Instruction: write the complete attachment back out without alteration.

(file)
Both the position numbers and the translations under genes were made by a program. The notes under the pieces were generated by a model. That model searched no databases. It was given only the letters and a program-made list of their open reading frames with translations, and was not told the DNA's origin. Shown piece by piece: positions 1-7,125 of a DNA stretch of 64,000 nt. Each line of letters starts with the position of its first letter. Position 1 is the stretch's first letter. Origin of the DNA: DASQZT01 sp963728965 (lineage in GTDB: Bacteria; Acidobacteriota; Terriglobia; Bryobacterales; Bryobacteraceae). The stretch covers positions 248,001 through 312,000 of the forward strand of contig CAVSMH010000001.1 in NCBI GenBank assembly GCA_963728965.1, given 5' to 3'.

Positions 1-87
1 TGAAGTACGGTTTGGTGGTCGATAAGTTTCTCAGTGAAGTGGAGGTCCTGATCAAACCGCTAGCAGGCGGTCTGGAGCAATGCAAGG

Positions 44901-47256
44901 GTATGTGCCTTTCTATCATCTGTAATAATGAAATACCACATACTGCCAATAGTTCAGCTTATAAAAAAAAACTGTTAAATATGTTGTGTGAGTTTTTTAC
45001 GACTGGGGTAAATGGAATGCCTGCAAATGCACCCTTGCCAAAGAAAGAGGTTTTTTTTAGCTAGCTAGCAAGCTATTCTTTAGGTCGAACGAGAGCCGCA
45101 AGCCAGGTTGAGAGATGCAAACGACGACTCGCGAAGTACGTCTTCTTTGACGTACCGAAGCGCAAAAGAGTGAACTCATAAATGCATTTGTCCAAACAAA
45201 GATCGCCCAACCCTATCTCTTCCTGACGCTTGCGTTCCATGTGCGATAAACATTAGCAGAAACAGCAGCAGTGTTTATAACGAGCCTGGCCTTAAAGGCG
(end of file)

Both the position numbers and the translations under genes were made by a program. The notes under the pieces were generated by a model. That model searched no databases. It was given only the letters and a program-made list of their open reading frames with translations, and was not told the DNA's origin. Shown piece by piece: positions 1-7,125 of a DNA stretch of 64,000 nt. Each line of letters starts with the position of its first letter. Position 1 is the stretch's first letter. Origin of the DNA: DASQZT01 sp963728965 (lineage in GTDB: Bacteria; Acidobacteriota; Terriglobia; Bryobacterales; Bryobacteraceae). The stretch covers positions 248,001 through 312,000 of the forward strand of contig CAVSMH010000001.1 in NCBI GenBank assembly GCA_963728965.1, given 5' to 3'.

Positions 1-87
1 TGAAGTACGGTTTGGTGGTCGATAAGTTTCTCAGTGAAGTGGAGGTCCTGATCAAACCGCTAGCAGGCGGTCTGGAGCAATGCAAGG

Positions 44901-47256
44901 GTATGTGCCTTTCTATCATCTGTAATAATGAAATACCACATACTGCCAATAGTTCAGCTTATAAAAAAAAACTGTTAAATATGTTGTGTGAGTTTTTTAC
45001 GACTGGGGTAAATGGAATGCCTGCAAATGCACCCTTGCCAAAGAAAGAGGTTTTTTTTAGCTAGCTAGCAAGCTATTCTTTAGGTCGAACGAGAGCCGCA
45101 AGCCAGGTTGAGAGATGCAAACGACGACTCGCGAAGTACGTCTTCTTTGACGTACCGAAGCGCAAAAGAGTGAACTCATAAATGCATTTGTCCAAACAAA
45201 GATCGCCCAACCCTATCTCTTCCTGACGCTTGCGTTCCATGTGCGATAAACATTAGCAGAAACAGCAGCAGTGTTTATAACGAGCCTGGCCTTAAAGGCG